Portraits of Clay

Harreson Tanner and his wife drove up to the Yukon from Vancouver in the summer of 2002. It rained all they way up, but once they got to the Yukon, the Northern sunlight broke through the clouds and put on a show.

“We thought the Yukon sure knows how to welcome us,” says Tanner. This has set the tone for his entire stay in the Yukon.

Tanner is happily working as a local artist.

“I do portraits of people, generally elderly people, and my work is intuitive and interpretive,” he says.

Tanner does not do traditional portraits – he makes masks. He takes photographs of people’s faces and from these photos he moulds a likeness of their face out of clay.

Once the clay has been moulded, the mask is fired in a kiln and then glazed. The final product is richly textured and startlingly lifelike, a beautiful rendering of the subject.

Many of his masks are of First Nations people. Notably, he has done a bronzed portrait of Annie and Joe Henry, renowned Yukoners who were married for almost 81 years.

“It was one of the highlights for me as an artist,” Tanner says. The portrait now rests up on the Dempster Highway at the base of Blackstone Mountain.

Also, he has been planning on doing a mask of Skookum Jim for a couple of years now, but he hasn’t got around to it yet.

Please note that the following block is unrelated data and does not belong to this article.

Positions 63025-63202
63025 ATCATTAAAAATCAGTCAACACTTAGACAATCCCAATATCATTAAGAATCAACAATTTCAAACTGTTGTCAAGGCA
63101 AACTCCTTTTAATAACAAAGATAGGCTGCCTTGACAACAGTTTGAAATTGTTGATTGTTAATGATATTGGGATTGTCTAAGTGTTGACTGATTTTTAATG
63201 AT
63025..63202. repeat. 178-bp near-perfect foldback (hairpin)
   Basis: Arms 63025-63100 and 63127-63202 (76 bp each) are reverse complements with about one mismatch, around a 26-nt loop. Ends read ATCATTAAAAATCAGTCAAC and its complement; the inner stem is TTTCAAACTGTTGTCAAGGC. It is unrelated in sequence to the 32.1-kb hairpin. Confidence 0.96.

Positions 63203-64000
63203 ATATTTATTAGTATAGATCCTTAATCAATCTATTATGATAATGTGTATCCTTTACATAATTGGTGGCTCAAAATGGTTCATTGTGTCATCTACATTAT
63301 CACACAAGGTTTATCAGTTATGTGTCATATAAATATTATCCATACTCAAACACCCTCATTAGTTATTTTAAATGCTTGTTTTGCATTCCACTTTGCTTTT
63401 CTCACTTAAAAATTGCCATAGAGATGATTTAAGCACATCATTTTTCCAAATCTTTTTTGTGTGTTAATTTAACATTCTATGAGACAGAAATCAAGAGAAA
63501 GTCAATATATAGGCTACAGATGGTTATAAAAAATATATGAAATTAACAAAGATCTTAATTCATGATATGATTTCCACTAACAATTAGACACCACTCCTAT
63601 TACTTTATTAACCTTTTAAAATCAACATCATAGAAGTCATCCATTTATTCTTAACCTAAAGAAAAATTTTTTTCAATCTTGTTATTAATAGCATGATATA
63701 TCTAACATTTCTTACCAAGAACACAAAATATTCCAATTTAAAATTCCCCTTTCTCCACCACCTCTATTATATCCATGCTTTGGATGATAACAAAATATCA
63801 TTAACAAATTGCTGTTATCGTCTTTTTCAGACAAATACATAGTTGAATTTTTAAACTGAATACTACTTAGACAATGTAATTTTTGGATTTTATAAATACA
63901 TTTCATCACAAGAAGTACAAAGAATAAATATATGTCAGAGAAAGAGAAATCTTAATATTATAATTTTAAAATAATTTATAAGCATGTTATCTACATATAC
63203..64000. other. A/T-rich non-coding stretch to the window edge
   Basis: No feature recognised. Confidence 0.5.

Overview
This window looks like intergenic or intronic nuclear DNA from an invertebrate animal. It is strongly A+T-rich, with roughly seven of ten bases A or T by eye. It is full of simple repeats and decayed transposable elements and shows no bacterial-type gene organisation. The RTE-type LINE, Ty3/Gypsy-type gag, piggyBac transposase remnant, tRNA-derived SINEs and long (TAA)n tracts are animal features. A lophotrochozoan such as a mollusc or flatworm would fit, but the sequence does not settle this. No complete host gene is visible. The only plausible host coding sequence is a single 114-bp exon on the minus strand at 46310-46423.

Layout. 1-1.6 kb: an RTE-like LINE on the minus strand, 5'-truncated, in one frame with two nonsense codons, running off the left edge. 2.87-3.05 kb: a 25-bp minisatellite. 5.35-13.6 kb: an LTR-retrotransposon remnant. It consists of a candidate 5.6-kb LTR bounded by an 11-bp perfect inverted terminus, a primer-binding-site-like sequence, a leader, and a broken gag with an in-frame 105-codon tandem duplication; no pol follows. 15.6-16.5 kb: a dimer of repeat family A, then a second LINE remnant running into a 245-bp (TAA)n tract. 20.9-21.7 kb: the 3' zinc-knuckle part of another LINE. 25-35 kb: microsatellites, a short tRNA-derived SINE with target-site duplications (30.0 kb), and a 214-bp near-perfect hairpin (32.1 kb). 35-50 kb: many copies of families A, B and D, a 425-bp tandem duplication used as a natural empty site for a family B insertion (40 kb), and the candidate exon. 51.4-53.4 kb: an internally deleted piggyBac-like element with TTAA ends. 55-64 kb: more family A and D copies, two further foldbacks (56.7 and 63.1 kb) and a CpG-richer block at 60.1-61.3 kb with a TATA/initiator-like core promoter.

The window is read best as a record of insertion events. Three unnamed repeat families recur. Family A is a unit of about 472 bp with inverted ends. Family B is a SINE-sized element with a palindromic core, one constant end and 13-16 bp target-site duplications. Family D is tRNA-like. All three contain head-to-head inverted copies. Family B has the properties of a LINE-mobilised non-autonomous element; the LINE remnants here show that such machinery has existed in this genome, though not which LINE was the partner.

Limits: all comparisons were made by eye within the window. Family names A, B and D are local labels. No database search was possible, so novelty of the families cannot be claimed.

“[I’m a] flakey artist,” he says, perhaps sarcastically. “I don’t manage my time very well.”

Since arriving in the Yukon, Tanner has worked diligently to foster artistic opportunities for himself and others. He was instrumental in the creation of the Yukon Artists @ Work Co-operative, an organization aimed at providing artists with space to display their work.

“I was approached by two other artists and asked if I knew how to set up an artists’ co-operative. I said, ‘Sure.'” (Tanner admitted this was a little white lie, but he is not a man who is intimidated by uncharted territory.)

He dives into such projects with childlike enthusiasm, guided by an unapologetically optimistic world view. “I believe if something is good for the community and good for artists, it will happen.”

Cynics love to pounce on statements like this. Its naïve and foolish, they say. The problem is, Tanner makes a cheerful habit of proving this maxim right, on a fairly regular basis.

Tanner set about making contacts and rallying the local art community, and in October of 2003, Yukon artists had a self-run gallery to showcase their work. The gallery was a converted ATCO trailer, a creation that is a quintessential example of Yukon ingenuity.

Since its inception, the Yukon Artists @ Work Co-operative has expanded onward and upward from its original 12 members. It has moved out of the ATCO trailer and now occupies 2,600 square feet in the McCrae Industrial Area.

In 2005, it was picked by Travelocity as one of 15 North American “hidden treasures, secret places”. All this has Tanner bubbling with enthusiasm.

“We are taking control of our own artistic destiny,” he says of local artists.

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